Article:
Tuesday, January 14, 2014
Ghost Hawk by Susan Cooper
Ghost Hawk is a historical novel that marries two cultural perspectives long considered to be radically different. It's also a touching and personal story about growing up.
It begins with Little Hawk, an 11-year-old Native American boy, who comes back to his village from his spirit walk into manhood to find almost everyone he knows dead from scarlet fever. The second half of the book follows John, a European boy who considers the ghost of Little Hawk to be his friend and teacher. As John grows to manhood he quietly challenges the attitudes of those around him. The book ends with the outbreak of King Phillip's War.
What struck me about this book is how well it presents the human desire for stability. We are often unaware that history is happening all around us: major events may take place, they may even be close to home, but most of us are focused on our home, family, and friends. There are minor characters in the book who make bloodthirsty calls for war and posture with both loaded words and weapons. But they are nothing but a vocal minority. The heroes and heroines of Ghost Hawk, who we see on both sides of the cultural divide, are those who recognize trade and communication as valuable tools for stability as a means to keep their homes and families safe. The domestic nature of Susan Cooper's sympathies alleviates some of the horror of the history which she relates.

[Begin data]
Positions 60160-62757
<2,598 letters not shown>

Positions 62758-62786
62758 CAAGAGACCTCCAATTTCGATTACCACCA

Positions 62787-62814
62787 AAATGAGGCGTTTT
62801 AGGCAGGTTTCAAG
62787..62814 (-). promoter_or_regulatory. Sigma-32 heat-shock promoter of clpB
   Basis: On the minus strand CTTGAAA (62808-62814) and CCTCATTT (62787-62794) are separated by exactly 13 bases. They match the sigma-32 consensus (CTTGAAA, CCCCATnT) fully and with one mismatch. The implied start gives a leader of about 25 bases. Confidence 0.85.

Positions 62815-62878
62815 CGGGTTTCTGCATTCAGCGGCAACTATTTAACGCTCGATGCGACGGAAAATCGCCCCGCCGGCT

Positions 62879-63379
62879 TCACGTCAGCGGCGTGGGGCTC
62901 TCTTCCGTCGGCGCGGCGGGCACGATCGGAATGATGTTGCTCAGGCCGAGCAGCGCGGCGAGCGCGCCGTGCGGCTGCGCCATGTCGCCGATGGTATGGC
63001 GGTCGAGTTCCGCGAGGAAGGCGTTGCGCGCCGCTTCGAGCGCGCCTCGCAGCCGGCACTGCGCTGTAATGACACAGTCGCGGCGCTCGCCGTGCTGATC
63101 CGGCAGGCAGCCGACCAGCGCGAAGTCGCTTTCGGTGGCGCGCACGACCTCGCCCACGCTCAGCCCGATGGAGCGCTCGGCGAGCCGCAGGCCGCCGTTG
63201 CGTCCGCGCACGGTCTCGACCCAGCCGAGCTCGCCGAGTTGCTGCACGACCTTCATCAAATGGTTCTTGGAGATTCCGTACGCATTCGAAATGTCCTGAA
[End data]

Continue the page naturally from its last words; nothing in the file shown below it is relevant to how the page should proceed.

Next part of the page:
The result is a truly brilliant book in which a difficult subject is approached with humanity and tenderness. I believe Ghost Hawk will be a popular book in middle school for many years to come.
Published August 27, 2013 by Margaret K. McElderry Books
Review first published in Stalks from DIESEL, a bookstore in September 2013